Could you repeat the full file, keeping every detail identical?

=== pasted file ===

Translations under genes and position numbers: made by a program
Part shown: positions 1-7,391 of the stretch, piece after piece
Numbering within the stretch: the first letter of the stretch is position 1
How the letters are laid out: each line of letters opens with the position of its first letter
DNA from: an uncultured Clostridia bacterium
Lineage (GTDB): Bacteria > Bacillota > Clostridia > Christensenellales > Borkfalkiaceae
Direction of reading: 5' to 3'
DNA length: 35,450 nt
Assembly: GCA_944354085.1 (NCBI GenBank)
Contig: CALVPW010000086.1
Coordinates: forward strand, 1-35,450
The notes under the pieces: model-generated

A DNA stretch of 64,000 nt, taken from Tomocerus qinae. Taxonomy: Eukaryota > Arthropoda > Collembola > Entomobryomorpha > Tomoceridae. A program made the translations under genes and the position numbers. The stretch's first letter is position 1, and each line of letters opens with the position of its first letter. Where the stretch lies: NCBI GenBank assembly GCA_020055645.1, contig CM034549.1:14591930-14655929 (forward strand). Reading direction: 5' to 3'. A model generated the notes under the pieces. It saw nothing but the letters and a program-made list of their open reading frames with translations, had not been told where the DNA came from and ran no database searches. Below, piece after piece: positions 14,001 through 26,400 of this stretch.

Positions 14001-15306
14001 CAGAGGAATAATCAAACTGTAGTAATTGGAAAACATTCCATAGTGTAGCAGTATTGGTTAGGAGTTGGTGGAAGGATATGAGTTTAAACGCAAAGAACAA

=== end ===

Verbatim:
Translations under genes and position numbers: made by a program
Part shown: positions 1-7,391 of the stretch, piece after piece
Numbering within the stretch: the first letter of the stretch is position 1
How the letters are laid out: each line of letters opens with the position of its first letter
DNA from: an uncultured Clostridia bacterium
Lineage (GTDB): Bacteria > Bacillota > Clostridia > Christensenellales > Borkfalkiaceae
Direction of reading: 5' to 3'
DNA length: 35,450 nt
Assembly: GCA_944354085.1 (NCBI GenBank)
Contig: CALVPW010000086.1
Coordinates: forward strand, 1-35,450
The notes under the pieces: model-generated

A DNA stretch of 64,000 nt, taken from Tomocerus qinae. Taxonomy: Eukaryota > Arthropoda > Collembola > Entomobryomorpha > Tomoceridae. A program made the translations under genes and the position numbers. The stretch's first letter is position 1, and each line of letters opens with the position of its first letter. Where the stretch lies: NCBI GenBank assembly GCA_020055645.1, contig CM034549.1:14591930-14655929 (forward strand). Reading direction: 5' to 3'. A model generated the notes under the pieces. It saw nothing but the letters and a program-made list of their open reading frames with translations, had not been told where the DNA came from and ran no database searches. Below, piece after piece: positions 14,001 through 26,400 of this stretch.

Positions 14001-15306
14001 CAGAGGAATAATCAAACTGTAGTAATTGGAAAACATTCCATAGTGTAGCAGTATTGGTTAGGAGTTGGTGGAAGGATATGAGTTTAAACGCAAAGAACAA